Via Slashdot: “By feeding PieSpy with the entire texts of Shakespeare plays, it became possible to produce drawings of the social networks present in his plays – it is now possible to visualize the relationships between the characters in his works.” I don’t have time to investigate this tool fully right now, but one thing I like is that it maps these networks through the course of the play using an animation. Texts are not static objects; they change over time as the reader or viewer experiences them. Our visualizations of elements of texts should therefore be dynamic.
I am imagining this applied to the relationship of locales, instances of a signficant symbols. What happens when you make “sleeplessness” an entitiy in The Scottish Play? (Macbeth)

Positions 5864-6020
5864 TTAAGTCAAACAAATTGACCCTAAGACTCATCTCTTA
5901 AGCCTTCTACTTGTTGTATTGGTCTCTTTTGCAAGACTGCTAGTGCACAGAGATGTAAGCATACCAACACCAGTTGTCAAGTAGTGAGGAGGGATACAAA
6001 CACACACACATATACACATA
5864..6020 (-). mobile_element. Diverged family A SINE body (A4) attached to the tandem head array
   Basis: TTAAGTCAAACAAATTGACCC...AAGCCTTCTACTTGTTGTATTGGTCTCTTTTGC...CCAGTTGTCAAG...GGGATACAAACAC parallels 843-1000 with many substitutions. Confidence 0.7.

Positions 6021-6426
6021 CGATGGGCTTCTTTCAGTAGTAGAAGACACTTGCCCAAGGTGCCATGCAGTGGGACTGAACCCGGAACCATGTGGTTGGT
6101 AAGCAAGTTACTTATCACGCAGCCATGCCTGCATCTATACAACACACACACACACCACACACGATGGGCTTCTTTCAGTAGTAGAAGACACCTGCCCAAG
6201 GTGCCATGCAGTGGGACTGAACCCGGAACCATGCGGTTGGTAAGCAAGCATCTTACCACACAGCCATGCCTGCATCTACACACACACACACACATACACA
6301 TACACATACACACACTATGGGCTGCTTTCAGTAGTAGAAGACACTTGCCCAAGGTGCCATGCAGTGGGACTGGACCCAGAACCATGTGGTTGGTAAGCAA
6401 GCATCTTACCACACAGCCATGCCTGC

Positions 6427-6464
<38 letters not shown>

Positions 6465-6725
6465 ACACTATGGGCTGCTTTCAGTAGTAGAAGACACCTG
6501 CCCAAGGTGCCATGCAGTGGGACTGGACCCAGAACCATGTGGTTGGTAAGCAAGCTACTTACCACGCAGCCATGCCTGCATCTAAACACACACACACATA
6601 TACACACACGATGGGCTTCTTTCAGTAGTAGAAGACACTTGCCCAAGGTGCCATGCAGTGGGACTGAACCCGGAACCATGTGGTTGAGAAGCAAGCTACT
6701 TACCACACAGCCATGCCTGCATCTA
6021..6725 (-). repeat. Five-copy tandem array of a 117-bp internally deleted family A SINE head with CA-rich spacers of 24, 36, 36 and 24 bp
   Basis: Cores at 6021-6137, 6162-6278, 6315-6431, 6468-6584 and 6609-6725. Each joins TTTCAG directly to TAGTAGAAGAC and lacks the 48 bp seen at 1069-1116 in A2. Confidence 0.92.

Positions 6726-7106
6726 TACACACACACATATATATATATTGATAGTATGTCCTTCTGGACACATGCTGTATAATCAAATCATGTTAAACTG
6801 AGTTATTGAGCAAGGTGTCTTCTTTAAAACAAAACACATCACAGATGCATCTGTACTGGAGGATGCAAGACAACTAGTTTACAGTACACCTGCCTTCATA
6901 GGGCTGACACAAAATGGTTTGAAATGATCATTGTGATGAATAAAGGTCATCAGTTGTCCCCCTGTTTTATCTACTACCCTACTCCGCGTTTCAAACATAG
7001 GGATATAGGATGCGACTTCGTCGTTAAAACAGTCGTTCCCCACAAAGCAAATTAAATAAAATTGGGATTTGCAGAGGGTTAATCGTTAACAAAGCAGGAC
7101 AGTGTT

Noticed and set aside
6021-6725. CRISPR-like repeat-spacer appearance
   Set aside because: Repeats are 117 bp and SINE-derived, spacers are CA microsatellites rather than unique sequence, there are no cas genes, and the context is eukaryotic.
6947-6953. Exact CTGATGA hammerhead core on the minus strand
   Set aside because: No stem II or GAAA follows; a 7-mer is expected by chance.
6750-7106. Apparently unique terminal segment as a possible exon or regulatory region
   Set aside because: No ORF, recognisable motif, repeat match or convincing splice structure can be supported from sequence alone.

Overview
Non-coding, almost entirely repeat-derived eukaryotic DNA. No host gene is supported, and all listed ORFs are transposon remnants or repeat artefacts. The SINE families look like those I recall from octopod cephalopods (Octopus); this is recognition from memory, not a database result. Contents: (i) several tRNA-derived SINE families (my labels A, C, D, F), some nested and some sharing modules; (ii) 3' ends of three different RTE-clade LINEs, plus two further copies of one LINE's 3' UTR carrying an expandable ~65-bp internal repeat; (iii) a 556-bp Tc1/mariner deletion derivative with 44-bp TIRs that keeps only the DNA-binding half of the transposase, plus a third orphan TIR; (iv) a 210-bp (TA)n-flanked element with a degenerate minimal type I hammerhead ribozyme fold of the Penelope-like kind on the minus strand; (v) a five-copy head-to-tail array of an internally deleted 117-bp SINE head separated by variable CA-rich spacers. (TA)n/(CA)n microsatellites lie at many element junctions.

This is fascinating. I also like Weez’s suggestion that a network might include entities outside the cast of present characters. Of course, the network is constructed solely out of numbers of interchanges, right? So we could perhaps see the networks as a starting place for thinking about the real nature and strength of the relations.
Visualizing relationships in a play might be a nice way to get across what’s going more effectively to “visual” learners in a class. It also suggests a possible assignment: have students map (in the PieSpy or some other fashion — like a sociogram) the social relations within a play (or a piece of short fiction or a novel — although that’s perhaps not as easy?). Anyway, thanks for the link, George.